What is Conference Interpreting
Interpreting is the transposition of an oral speech delivered in one language into another language. The most common types are conference interpreting, liaison interpreting and community/judicial interpreting.
Conference Interpreting is performed in multilingual meetings and has three modalities: simultaneous, consecutive and whispered.
Types of Conference Interpreting
The interpreters work in booths and simultaneously translate the speeches being made in the conference room to the participants who wear listening devices. This service is provided in teams of at least two interpreters per booth, i.e., for each language combination, two interpreters take turns every 20 to 30 minutes (working as a simultaneous interpreter alone for more than an hour is unprofessional!).
It applies to the following situations: conferences, congresses, business events, formal meetings, training sessions, live broadcasts, etc.
The interpreter is positioned relatively far from the participants (but close enough to see and hear the speakers) and, using a mobile device with a microphone (bidule), simultaneously translates the speeches being made to the participants who are wearing headphones. As with booth interpretation, this service is provided by a team of two interpreters who alternate every 20 to 30 minutes.
It is used for events with only two working languages and it is not possible to set up a booth, or for site visits.
History of Interpretation
The origins of interpreting go back to the dawn of humankind. Ever since peoples of different languages came into contact with one another, the need arose for mediators to facilitate communication.
The earliest known reference to an interpreter is found in an Egyptian hieroglyph dating back to the third millennium BCE and there are records of interpreters throughout the Ancient World. Although their work was indispensable, interpreters were often mistrusted because they were usually slaves, prisoners of war or inhabitants of border areas and spoke to the enemy in a language only they could understand.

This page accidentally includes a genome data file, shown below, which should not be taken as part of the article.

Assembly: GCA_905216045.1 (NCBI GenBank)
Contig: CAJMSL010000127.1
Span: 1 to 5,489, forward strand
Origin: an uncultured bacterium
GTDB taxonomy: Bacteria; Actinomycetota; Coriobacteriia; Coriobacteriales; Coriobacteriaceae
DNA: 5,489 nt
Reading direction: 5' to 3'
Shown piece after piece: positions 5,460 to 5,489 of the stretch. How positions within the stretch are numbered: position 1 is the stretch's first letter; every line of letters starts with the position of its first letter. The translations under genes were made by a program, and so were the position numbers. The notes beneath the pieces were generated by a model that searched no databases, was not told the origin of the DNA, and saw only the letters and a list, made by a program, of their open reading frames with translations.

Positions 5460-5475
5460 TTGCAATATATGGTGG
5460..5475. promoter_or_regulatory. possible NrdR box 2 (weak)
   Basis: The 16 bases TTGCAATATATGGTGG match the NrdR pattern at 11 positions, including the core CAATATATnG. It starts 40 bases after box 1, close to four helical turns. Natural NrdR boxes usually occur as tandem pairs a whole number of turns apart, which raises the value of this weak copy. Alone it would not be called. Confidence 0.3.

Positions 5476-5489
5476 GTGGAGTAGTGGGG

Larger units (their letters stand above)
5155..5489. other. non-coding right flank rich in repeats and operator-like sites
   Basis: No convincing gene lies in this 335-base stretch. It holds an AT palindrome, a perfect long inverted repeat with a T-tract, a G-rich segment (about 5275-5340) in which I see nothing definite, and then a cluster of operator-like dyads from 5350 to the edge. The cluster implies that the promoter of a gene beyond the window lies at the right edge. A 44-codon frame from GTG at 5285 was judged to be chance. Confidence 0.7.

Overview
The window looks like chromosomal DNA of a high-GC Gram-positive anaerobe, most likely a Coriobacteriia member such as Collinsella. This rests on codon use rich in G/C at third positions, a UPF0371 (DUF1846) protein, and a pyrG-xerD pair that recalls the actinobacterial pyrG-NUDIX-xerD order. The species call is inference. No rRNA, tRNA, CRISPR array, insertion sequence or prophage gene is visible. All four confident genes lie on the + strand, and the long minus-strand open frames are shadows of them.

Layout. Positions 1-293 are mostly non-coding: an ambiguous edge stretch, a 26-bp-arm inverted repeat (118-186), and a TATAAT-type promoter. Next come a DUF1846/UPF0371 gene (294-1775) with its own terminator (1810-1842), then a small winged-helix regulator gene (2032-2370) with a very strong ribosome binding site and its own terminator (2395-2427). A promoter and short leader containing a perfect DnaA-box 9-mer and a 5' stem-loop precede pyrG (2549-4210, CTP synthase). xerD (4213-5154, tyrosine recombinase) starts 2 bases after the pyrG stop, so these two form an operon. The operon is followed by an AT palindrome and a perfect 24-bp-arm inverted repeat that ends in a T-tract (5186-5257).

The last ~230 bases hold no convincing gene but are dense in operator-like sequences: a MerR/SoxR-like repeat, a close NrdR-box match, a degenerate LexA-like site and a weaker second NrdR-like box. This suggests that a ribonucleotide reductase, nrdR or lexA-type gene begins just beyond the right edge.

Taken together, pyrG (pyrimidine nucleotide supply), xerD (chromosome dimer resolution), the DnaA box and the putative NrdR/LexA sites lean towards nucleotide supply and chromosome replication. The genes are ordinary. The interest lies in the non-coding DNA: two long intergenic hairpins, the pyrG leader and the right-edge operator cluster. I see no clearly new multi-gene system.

The interpreter’s status began to improve after the Middle Ages and, above all, with the Portuguese Discoveries and the consequent flourishing of trade relations between Europe, the Orient and the New World.
Conference interpreting as we know it today, in its consecutive form, began with the Treaty of Versailles in 1918 since some of the American representatives did not speak French, the diplomatic language of the time, fluently enough for the armistice negotiations.
Almost three decades later, with the end of the Second World War, the Nuremberg Trials forced the simultaneous use of four languages: English, French, Russian and German. Consecutive interpretation was unthinkable, as it would have lengthened the sessions immensely, so IBM provided equipment that was the embryo of what was to become simultaneous interpreting.
Ever since, simultaneous interpreting has since taken off in major international institutions, such as the UN and the European Union, and in the world of business and culture. Today, conference interpreters are recognized as highly qualified professionals who contribute to communication between speakers of different languages and thus to Peace for the World.
Training for conference interpreters
A conference interpreter needs a thorough linguistic background (one or two active languages and as many passive languages as possible) and psychophysiological skills (simultaneous and consecutive interpreting ability, articulate expression, good diction, self-control and endurance under stress, teamwork skills, etc.), in addition to a sound and varied general knowledge resulting from higher education and a multicultural and multilingual life experience.
To be a professional conference interpreter, being fluent in two or more languages is not enough. One must learn to interpret simultaneously; master note-taking techniques in consecutive interpreting; acquire vocabulary in different specialised areas; perfect voice placement and expression skills; etc. Overall, it takes a few years of intensive training and practice to become a professional interpreter.
European and international institutions recruit interpreters based on their proven interpreting skills and not just on the possession of a specific academic degree. However, a specialised postgraduate qualification in conference interpreting is important for proper interpreter training. In Portugal, the only specific training in this area that has the endorsement of the DG Interpretation of the European Commission and the European Parliament is the Specialisation Course in Conference Interpreting at the Faculty of Arts of the University of Porto. This course involves the careful selection of trainees and its teaching staff comprises professional interpreters accredited with the European institutions.